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Glenwood Public School’s Federation Representative Tom Gough took on the position to fight for a claw-back of lost working conditions for teachers.
During his career he has watched their prime role — teaching and learning — depreciated by non-core work demands. Mr Gough calls it “a sense of lost territory”.
“There was a time — quite a long time — at the front end of my career and into the middle that there seemed to be enough time to be a really good teacher, and also have enough time to build on that with creative extra-curricular or lunchtime activities,” he said.
“I have an interest in drama and film, so one of the things I started at our school was the Glenwood Shakespeare Company. This was a yearly production of Shakespeare for interested students with a view to an hour or more performance or movie at the end of the year.
“An example of a very productive year in this era was 1995. In that year, I created my much commended English unit on Anne Frank at the same time as building armour and costumes for our full-length movie of Macbeth.
“It was manageable because I seemed to be able to fit it all into the 10 hours that I feel I can work a day. As the years have passed, the time needed for work requirements has expanded close to that frontier, leaving an ever-shrinking space to undertake the drama and film.
“They still happen, but where we could once do yearly productions and long movies, we now take a couple of years to do the one!”
On the subject of workload, Mr Gough said he was “getting to the point where there’s just no more to give, but the demands seem to be increasing”.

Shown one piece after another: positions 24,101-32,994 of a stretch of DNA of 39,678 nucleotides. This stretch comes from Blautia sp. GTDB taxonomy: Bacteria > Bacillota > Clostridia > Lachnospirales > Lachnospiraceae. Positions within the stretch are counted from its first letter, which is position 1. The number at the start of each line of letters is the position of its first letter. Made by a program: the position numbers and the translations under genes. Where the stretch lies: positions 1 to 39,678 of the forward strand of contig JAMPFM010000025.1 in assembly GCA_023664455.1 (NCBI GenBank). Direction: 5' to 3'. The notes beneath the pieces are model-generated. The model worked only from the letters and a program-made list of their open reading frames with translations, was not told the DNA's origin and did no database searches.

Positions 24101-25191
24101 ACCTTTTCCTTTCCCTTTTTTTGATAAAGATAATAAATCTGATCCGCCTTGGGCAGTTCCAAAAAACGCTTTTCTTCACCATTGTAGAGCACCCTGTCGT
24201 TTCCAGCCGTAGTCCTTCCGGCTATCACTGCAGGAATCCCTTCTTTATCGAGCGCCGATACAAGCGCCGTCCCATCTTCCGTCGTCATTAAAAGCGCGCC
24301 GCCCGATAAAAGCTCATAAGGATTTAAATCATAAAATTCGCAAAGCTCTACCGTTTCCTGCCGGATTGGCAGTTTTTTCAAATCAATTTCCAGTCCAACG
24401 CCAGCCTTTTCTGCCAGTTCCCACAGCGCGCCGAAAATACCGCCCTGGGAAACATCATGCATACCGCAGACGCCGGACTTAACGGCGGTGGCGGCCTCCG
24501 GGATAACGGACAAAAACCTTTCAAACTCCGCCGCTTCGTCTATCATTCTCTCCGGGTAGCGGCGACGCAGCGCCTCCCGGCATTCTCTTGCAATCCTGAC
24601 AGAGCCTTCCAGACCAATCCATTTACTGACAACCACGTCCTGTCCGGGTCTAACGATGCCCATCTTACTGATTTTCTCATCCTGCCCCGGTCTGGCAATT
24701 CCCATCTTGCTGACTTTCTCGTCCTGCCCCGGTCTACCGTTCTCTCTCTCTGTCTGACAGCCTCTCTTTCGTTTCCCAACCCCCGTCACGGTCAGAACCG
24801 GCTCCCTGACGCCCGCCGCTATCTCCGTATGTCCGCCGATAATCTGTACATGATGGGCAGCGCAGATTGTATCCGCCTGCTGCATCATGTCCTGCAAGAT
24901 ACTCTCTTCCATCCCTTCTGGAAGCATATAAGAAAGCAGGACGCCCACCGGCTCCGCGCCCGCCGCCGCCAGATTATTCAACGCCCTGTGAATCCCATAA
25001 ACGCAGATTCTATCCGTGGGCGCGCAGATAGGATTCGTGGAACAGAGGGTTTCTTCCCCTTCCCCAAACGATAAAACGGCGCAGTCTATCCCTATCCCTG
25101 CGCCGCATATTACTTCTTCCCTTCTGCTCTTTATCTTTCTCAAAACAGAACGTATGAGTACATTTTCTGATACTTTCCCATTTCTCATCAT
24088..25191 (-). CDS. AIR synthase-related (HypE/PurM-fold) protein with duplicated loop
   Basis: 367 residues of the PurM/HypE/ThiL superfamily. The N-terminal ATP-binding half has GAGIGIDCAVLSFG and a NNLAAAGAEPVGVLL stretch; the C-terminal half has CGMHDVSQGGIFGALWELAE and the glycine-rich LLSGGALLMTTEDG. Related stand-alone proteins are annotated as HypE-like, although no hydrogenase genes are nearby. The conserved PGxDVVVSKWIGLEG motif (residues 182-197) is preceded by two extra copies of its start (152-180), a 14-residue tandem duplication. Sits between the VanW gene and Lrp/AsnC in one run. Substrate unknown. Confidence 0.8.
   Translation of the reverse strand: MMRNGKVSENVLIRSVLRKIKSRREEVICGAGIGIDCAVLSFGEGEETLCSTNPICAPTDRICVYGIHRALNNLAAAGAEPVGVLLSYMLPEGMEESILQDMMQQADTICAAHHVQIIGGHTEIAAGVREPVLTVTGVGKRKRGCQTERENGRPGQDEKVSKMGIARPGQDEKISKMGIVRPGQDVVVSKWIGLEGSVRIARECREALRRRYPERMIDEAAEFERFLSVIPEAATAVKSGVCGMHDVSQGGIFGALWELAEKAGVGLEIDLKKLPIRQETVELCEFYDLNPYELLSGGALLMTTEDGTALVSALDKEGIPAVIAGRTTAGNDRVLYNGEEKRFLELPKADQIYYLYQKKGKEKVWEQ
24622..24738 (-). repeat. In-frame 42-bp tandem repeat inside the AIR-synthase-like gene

“I am very conscious of the fact that I often sit in front of the computer on a task and I’m not really sure, let alone convinced, that the work being done is really taking me towards quality teaching and better outcomes for my students,” he said.
“I’ve been able to give a lot of time to the profession because I don’t have dependents. How do teachers with families to feed cope? I have always wondered.
“As Federation members and Fed Reps we need to be mindful and vigilant. Let’s monitor and thoughtfully consider each demand placed on us.
“Let’s evaluate what is expected, what the usefulness is and the way our time is being managed by school leaders to accomplish these demands.”
A priority is informing the school community of the value of needs-based funding for public schools.
“During the Gonski/fair funding campaigns I like to talk to parents about finding issues and what the situation is regarding equity and how our school and therefore community will/would have benefitted from the original recommendations,” he said. “All done outside the school grounds, of course.”
As an aside to his duties to members and Federation, Mr Gough does volunteer work for a non-government organisation.
“I also work with See Beyond Borders in Cambodia on a regular basis doing teacher mentoring in literacy and numeracy strategies,” he said.
— Scott Coomber